Funding: The study was funded by National Institutes of Health, California Institute for Regenerative Medicine, Tina Nova scholarship, ERC Marie Curie International Outgoing Fellowship, Alzheimer’s Netherlands Fellowship NIH/National Institute on Aging.
Source: Scott LaFee – UCSD

Image Source: image is credited to Thomas Deerinck, National Center for Microscopy and Imaging Research, UC San Diego.
Original Research: Full open access research for “Defective Transcytosis of APP and Lipoproteins in Human iPSC-Derived Neurons with Familial Alzheimer’s Disease Mutations” by Grace Woodruff, Sol M. Reyna, Mariah Dunlap, Rik Van Der Kant, Julia A. Callender, Jessica E. Young, Elizabeth A. Roberts, and Lawrence S.B. Goldstein in Cell Reports. Published online October 11 2016 doi:10.1016/j.celrep.2016.09.034


Defective Transcytosis of APP and Lipoproteins in Human iPSC-Derived Neurons with Familial Alzheimer’s Disease Mutations

•FAD mutations impair endocytosis and transcytosis of APP and lipoproteins
•Reduced lipoprotein endocytosis and transcytosis are rescued by β-secretase inhibition

We investigated early phenotypes caused by familial Alzheimer’s disease (fAD) mutations in isogenic human iPSC-derived neurons. Analysis of neurons carrying fAD PS1 or APP mutations introduced using genome editing technology at the endogenous loci revealed that fAD mutant neurons had previously unreported defects in the recycling state of endocytosis and soma-to-axon transcytosis of APP and lipoproteins. The endocytosis reduction could be rescued through treatment with a β-secretase inhibitor. Our data suggest that accumulation of β-CTFs of APP, but not Aβ, slow vesicle formation from an endocytic recycling compartment marked by the transcytotic GTPase Rab11. We confirm previous results that endocytosis is affected in AD and extend these to uncover a neuron-specific defect. Decreased lipoprotein endocytosis and transcytosis to the axon suggest that a neuron-specific impairment in endocytic axonal delivery of lipoproteins and other key materials might compromise synaptic maintenance in fAD.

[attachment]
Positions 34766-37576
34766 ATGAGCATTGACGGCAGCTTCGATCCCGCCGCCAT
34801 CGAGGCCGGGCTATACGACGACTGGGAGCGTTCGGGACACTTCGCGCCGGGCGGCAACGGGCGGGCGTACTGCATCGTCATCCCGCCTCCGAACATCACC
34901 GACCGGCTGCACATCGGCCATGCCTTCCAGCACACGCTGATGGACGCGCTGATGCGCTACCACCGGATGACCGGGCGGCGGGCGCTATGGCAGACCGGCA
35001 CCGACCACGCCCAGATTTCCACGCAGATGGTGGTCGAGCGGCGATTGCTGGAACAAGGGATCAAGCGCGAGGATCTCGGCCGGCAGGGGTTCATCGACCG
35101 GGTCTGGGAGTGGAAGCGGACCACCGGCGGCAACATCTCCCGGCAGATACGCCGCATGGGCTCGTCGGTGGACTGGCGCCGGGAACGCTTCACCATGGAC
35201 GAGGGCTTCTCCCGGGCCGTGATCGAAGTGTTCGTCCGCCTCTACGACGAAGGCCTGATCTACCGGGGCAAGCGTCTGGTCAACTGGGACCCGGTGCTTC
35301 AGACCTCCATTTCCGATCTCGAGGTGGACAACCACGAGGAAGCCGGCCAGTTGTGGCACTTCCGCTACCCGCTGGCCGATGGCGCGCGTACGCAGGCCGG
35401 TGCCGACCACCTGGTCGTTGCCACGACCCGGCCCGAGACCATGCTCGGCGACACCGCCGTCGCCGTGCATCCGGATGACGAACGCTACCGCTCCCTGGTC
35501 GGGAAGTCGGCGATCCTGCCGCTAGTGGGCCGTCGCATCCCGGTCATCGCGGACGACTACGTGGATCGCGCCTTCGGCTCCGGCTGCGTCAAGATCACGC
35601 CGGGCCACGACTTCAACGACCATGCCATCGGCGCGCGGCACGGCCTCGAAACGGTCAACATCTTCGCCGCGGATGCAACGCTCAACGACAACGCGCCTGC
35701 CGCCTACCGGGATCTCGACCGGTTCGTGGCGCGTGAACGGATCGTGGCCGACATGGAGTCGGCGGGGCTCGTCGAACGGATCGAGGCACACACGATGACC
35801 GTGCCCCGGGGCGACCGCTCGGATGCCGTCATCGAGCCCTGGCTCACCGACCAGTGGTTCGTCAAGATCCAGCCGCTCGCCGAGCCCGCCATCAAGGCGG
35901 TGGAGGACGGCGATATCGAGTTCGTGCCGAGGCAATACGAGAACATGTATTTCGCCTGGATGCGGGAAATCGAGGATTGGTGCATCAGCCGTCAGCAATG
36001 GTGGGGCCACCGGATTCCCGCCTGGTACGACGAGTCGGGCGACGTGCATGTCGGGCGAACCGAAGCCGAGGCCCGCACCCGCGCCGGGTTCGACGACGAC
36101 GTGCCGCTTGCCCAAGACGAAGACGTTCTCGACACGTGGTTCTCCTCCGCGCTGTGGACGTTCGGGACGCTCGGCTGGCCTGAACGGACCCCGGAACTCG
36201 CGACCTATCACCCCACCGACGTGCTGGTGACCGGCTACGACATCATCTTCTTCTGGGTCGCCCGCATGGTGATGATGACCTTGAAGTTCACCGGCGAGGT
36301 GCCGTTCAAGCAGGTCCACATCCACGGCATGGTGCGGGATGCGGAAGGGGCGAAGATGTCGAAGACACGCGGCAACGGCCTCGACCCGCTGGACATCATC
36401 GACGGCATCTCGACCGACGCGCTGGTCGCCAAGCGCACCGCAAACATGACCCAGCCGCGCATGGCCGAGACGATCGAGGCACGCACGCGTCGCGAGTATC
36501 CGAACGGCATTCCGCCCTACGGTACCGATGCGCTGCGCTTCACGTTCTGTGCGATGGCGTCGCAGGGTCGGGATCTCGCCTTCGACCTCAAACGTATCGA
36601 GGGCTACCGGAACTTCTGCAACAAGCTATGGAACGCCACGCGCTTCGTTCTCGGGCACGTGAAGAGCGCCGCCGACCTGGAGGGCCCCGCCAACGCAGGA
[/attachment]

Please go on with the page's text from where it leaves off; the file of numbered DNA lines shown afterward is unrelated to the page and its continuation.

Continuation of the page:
“Defective Transcytosis of APP and Lipoproteins in Human iPSC-Derived Neurons with Familial Alzheimer’s Disease Mutations” by Grace Woodruff, Sol M. Reyna, Mariah Dunlap, Rik Van Der Kant, Julia A. Callender, Jessica E. Young, Elizabeth A. Roberts, and Lawrence S.B. Goldstein in Cell Reports. Published online October 11 2016 doi:10.1016/j.celrep.2016.09.034

Imaging Biomarker for Parkinson’s Clinical Trials Gains EMA Support

LONDON and TUCSON, Oct. 13, 2016 

The Critical Path Institute (C-Path) — part of the Critical Path for Parkinson’s Consortium (CPP) — and Parkinson’s U.K. have garnered the support of the European Medicines Agency (EMA) for the use of an imaging biomarker that will help researchers conduct new treatment clinical trials for patients diagnosed with early-stage Parkinson’s disease .